The non-governmental organization ‘Freedom House’ was founded in 1941 with the support of Eleanor Roosevelt. It is funded by a number of international charities, such as the ‘National Endowment for Democracy’ and the ‘Soros Foundation’, as well as the leadership of USAID and the U. S. Information Agency. ‘Freedom House’ has been publishing its ratings since 1973, analyzing political and civil liberties using a number of criteria, including freedom of speech, the development of civil society, judicial independence, and the level of corruption.

“Yes, we are far from the ideal,” commented Mikhail Margelov, chairman of the Federation Council Committee on International Affairs, speaking with regards to the ‘Freedom House’ report to ‘Kommersant’. “You may recall that the Federal Parliament has not ratified reform protocols by the European Court, nor abolished the death penalty. But this evaluation was only made by one human rights organization, while at the same time Russia is a member of the Council of Europe, the main human rights community of the continent. I would rather focus on the consolidated opinion of the board. As for our level of freedom, we are not a leader, but we are far from being outcasts.”

Conclusions about the sorry state of freedoms in Russia in 2006, however, were not just from ‘Freedom’ House experts. In March, the Council of Europe in its report pointed out to the Russian leadership the problem of hazing in the (Russian) army. In May, Russia was twice criticized by the authoritative human rights organization ‘Amnesty International’: for the growth of nationalism, and for the “plight of the Chechen population.” In freedom of speech, according to Freedom House, Russia occupies 147th place, and a rating by ‘Reporters without borders’ puts it at 158th place out of 168 countries.


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  Comments (1)
1. Written by Лана, on 05-02-2007 07:06
Из сообщения Freedom House:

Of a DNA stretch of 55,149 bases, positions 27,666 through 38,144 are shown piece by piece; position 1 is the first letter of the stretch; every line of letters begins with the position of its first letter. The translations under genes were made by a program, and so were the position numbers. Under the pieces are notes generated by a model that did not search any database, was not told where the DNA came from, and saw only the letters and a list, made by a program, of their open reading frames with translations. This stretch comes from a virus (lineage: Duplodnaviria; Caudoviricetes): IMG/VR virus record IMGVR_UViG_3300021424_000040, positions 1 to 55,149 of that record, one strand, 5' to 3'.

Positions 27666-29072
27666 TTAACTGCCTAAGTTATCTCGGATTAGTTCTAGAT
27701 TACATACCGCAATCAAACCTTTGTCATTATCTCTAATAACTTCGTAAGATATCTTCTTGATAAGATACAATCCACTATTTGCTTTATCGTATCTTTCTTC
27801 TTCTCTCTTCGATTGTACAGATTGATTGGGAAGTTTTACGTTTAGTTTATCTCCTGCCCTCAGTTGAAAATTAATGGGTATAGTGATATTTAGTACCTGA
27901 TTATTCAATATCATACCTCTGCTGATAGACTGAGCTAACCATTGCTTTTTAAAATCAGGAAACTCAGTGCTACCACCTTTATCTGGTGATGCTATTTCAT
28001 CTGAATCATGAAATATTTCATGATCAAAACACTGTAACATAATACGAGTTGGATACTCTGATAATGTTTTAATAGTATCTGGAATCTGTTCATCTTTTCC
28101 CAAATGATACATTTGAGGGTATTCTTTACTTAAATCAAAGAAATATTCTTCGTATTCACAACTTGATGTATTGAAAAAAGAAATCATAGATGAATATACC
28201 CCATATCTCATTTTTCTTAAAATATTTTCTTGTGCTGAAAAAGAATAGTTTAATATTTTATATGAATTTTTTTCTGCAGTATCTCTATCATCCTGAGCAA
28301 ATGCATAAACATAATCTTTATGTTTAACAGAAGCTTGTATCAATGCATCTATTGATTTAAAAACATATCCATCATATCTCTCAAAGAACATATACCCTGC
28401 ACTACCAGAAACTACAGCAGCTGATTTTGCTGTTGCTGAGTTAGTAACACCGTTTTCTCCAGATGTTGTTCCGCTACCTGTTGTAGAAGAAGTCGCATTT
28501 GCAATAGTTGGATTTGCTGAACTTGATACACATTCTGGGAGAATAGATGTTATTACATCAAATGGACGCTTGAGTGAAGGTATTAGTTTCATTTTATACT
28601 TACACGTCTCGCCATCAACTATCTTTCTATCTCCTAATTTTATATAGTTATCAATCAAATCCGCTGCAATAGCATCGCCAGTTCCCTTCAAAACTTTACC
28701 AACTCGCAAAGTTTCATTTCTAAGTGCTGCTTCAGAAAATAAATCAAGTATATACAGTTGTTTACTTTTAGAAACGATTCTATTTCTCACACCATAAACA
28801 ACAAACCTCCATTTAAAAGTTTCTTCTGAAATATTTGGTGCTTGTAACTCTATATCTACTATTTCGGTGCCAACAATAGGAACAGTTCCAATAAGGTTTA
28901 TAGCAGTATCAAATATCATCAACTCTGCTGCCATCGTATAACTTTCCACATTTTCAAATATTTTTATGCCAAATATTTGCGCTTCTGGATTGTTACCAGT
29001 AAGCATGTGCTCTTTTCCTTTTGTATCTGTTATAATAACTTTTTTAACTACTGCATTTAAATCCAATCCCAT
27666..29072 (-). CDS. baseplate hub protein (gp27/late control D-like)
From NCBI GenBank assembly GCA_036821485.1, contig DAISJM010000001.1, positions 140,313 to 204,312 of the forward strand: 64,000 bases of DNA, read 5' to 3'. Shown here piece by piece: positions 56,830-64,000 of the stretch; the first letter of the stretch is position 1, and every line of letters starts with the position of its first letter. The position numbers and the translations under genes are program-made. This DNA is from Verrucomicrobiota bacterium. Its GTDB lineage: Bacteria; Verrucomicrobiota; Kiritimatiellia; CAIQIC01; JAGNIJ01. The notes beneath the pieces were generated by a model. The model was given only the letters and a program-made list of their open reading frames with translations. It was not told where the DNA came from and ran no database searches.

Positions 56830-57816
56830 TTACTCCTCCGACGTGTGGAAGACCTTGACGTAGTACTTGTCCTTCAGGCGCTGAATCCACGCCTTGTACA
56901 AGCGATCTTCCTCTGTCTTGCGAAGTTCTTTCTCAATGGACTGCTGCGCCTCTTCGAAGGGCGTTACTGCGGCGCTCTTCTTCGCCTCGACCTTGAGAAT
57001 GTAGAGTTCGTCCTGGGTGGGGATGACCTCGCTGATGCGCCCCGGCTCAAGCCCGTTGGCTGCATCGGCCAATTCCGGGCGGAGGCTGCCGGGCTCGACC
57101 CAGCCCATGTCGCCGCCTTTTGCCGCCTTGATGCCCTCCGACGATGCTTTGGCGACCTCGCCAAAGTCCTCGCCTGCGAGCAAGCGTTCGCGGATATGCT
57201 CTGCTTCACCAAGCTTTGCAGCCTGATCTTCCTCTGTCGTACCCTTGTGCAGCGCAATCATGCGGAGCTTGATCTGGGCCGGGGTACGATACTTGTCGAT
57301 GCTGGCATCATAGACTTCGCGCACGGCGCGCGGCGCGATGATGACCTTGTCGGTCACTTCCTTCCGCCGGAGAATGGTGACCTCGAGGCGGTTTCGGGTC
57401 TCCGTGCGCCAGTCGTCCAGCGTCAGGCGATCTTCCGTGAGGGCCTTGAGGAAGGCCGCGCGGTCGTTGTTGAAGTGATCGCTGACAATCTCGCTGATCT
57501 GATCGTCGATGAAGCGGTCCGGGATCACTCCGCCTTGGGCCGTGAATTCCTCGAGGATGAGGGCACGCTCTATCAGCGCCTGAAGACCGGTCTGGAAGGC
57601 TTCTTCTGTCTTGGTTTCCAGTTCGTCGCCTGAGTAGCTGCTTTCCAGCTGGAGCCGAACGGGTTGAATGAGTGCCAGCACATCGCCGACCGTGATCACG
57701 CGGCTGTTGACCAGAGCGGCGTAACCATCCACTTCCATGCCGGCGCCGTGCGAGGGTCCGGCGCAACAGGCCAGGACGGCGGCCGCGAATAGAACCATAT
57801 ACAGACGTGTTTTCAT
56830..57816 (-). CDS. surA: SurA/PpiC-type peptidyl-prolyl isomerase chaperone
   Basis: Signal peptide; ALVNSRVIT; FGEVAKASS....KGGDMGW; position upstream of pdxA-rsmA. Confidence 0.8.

[URL=http://www.freedomhouse.org/template.cfm?page=70&release=463]null[/URL]
A number of recent reports in the Russian media have mistakenly characterized Russia’s freedom rating in Freedom in the World, Freedom House’s annual survey of political rights and civil liberties. The Russian press has incorrectly reported that Freedom House downgraded Russia in its latest assessment, and declared the state of freedom in Russia to be identical to that of North Korea and Libya.
Russia received the exact same rating in 2006 as it did in 2005 – a 6 for political rights and 5 for civil liberties (one a scale of 1 to 7, with the lowest score being 7.) Russia has been included in the Not Free category since 2004…
(Множество недавних сообщений в российских СМИ по ошибке характеризовало оценку свобод в России в мировом рейтинге в ежегодном обзоре Freedom House политических прав и гражданских свобод. Российская пресса неправильно сообщила, что Freedom House понизил Россию в своей последней оценке, и объявил, что степень гражданских свобод в России на одном уровне с Северной Корей и Ливией.
Россия получила в 2006 такую же оценку, как и в 2005 — 6 для политических прав и 5 для гражданских свобод (одинаковая шкала оценок от 1 до 7, самая низкая оценка 7.) Россия была включена в категорию несвободных стран с 2004…)